The Carey Institute recently convened NGO practitioners and academic support partners from Europe and the United States to develop a teacher training prototype for teachers of refugees. On May 30th through June 1st, 28 practitioners and leaders from the humanitarian sector convened at the Carey Institute. Our goal was to develop pilot courses for teachers working with refugees and Internally Displaced Persons using our sustainable learning model. “The Carey Institute is excited to lead this innovative effort that will contribute to the transformation of education in crisis contexts,” said Carey Institute President and CEO Gareth Crawford. “This model offers application across sectors and provides a meaningful educational framework where it is most needed.”
The event exceeded expectations — the outcome of this synergistic meeting is the development of four pilot projects spanning the globe. Feedback from the training indicates that 100 percent of participants felt that the meeting was effective in sharing knowledge, challenges and experiences about teaching teachers and enabling the connection with a new community of professionals.
The Center for Learning in Practice (CLiP) will work with sector partners to implement the five pilots which include:
- a “train-the-trainer” course on methods of rapid development of teacher training that employs peer to peer practice communities using a sustainable learning model developed by Dr. Diana Woolis, CLiP Director, at the Carey Institute;
- an online US refugee educator certificate course, “Teaching K-12th Grade Educators of Refugees”, that will be piloted in three states: Arizona, Washington, and California and is designed to increased engagement of refugee teachers, parents and school community members, improve teaching strategies, and promote student success;
- a European secondary refugee educator course that combines on-line and face-to-face work and is designed for in-service teachers in several targeted countries (to-be-determined)
- a course on effective practice for early childhood teachers designed to incorporate reflective listening into educational programming; and
- an intensive two-week teacher training course for medical faculty working with refugee medical students in crisis contexts.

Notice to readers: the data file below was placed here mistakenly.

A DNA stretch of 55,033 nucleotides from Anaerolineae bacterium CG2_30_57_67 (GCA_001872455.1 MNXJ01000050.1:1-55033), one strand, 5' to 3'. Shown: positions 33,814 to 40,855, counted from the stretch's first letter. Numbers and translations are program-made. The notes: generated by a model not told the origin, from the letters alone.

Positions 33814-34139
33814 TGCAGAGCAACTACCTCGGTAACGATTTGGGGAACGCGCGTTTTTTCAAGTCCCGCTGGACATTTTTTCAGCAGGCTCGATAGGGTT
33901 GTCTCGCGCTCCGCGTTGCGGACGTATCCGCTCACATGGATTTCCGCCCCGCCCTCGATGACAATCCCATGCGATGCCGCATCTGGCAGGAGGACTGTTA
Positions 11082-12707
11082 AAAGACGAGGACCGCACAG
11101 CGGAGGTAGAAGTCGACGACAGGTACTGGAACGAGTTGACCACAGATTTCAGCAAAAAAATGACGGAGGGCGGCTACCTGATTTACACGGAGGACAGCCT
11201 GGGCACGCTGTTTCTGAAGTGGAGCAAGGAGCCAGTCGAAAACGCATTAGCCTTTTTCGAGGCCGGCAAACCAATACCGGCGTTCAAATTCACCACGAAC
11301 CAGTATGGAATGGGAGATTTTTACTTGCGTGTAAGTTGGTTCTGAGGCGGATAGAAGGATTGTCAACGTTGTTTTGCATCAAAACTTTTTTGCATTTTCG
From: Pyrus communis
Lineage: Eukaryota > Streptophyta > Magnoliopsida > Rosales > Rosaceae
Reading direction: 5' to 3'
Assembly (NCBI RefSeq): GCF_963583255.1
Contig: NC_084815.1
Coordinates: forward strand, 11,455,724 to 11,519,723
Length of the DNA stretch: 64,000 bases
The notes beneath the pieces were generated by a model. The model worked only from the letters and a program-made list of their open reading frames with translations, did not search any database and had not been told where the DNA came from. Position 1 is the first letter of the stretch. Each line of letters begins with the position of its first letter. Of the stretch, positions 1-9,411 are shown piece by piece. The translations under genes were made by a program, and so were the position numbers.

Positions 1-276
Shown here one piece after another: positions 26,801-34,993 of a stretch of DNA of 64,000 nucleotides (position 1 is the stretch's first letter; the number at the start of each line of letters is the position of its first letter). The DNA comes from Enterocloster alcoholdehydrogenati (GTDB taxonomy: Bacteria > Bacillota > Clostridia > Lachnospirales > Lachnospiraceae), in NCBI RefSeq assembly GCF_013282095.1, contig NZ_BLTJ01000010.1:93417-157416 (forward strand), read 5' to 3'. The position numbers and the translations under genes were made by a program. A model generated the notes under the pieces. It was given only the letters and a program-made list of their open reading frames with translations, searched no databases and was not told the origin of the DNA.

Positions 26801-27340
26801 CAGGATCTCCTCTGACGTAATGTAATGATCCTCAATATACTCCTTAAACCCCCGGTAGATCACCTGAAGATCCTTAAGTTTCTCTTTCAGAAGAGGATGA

While the duration of the workshop was only three days, the efforts are ongoing through the work of dedicated virtual team members. Teams of five to seven practitioners from the humanitarian field are working to implement the pilots developed at the event. The interactive and contextualized approach used in developing these pilots reflects the application of the Institute’s Sustainable Learning Framework and its mission to contribute to a strong, educated and just society. The Carey Institute acknowledges that there needs to be a global response to the refugee crisis and offers this model as a tool.
The model incorporated into each of these pilots allows for rapid, blended learning while providing tools to encourage ongoing reflection – or in layman’s terms, “learn quickly, learn well and learn continually.” Dr. Diana Woolis expressed her enthusiasm with the success of the workshop and progression of the pilot; “The Center for Learning in Practice is delighted to lead the co-development of the first ever “refugee educator certification” and be working with a team of teachers and teacher trainers who represent humanitarian and education organization across the country and around the world. This is some of the most exciting and personally gratifying work of my long career in education. Our next step is to secure the funding!”
The enthusiasm and commitment of this project can best be summarized in the words of the participants and from the feedback survey. “The training exceeded my expectations. I am humbled and honored to be part of this collaborative effort. It is very exciting to see where this will go from here! Thank you, Diana and the rest of the Carey staff – you were wonderful and I hope to get the chance to come back soon!”